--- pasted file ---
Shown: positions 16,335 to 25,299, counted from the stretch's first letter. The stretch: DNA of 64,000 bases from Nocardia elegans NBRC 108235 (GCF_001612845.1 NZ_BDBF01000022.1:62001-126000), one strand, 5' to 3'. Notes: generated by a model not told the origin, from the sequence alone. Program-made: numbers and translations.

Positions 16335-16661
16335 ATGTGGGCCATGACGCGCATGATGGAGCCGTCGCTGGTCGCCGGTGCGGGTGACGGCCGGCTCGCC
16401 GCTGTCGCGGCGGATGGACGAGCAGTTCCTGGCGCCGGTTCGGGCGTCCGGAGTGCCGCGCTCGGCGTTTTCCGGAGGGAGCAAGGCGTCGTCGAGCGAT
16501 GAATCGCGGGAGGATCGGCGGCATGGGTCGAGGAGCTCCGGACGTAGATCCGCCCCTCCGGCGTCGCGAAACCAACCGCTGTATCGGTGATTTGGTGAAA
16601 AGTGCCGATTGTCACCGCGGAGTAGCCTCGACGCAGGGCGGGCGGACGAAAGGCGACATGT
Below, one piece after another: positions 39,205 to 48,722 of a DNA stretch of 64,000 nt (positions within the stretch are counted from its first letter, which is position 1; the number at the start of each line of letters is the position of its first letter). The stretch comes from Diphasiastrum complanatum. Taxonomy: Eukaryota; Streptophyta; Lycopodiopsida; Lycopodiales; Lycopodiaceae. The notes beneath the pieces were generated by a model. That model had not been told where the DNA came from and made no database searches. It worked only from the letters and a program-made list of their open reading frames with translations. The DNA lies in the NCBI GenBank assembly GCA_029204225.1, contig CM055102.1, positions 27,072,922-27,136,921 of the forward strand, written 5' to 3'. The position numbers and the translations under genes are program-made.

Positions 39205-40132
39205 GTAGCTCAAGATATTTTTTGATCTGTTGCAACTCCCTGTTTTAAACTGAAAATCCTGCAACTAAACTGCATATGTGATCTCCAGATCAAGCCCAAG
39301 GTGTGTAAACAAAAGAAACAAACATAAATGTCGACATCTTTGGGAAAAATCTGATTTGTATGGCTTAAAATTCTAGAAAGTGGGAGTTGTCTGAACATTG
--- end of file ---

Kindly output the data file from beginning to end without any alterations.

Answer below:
Shown: positions 16,335 to 25,299, counted from the stretch's first letter. The stretch: DNA of 64,000 bases from Nocardia elegans NBRC 108235 (GCF_001612845.1 NZ_BDBF01000022.1:62001-126000), one strand, 5' to 3'. Notes: generated by a model not told the origin, from the sequence alone. Program-made: numbers and translations.

Positions 16335-16661
16335 ATGTGGGCCATGACGCGCATGATGGAGCCGTCGCTGGTCGCCGGTGCGGGTGACGGCCGGCTCGCC
16401 GCTGTCGCGGCGGATGGACGAGCAGTTCCTGGCGCCGGTTCGGGCGTCCGGAGTGCCGCGCTCGGCGTTTTCCGGAGGGAGCAAGGCGTCGTCGAGCGAT
16501 GAATCGCGGGAGGATCGGCGGCATGGGTCGAGGAGCTCCGGACGTAGATCCGCCCCTCCGGCGTCGCGAAACCAACCGCTGTATCGGTGATTTGGTGAAA
16601 AGTGCCGATTGTCACCGCGGAGTAGCCTCGACGCAGGGCGGGCGGACGAAAGGCGACATGT
Below, one piece after another: positions 39,205 to 48,722 of a DNA stretch of 64,000 nt (positions within the stretch are counted from its first letter, which is position 1; the number at the start of each line of letters is the position of its first letter). The stretch comes from Diphasiastrum complanatum. Taxonomy: Eukaryota; Streptophyta; Lycopodiopsida; Lycopodiales; Lycopodiaceae. The notes beneath the pieces were generated by a model. That model had not been told where the DNA came from and made no database searches. It worked only from the letters and a program-made list of their open reading frames with translations. The DNA lies in the NCBI GenBank assembly GCA_029204225.1, contig CM055102.1, positions 27,072,922-27,136,921 of the forward strand, written 5' to 3'. The position numbers and the translations under genes are program-made.

Positions 39205-40132
39205 GTAGCTCAAGATATTTTTTGATCTGTTGCAACTCCCTGTTTTAAACTGAAAATCCTGCAACTAAACTGCATATGTGATCTCCAGATCAAGCCCAAG
39301 GTGTGTAAACAAAAGAAACAAACATAAATGTCGACATCTTTGGGAAAAATCTGATTTGTATGGCTTAAAATTCTAGAAAGTGGGAGTTGTCTGAACATTG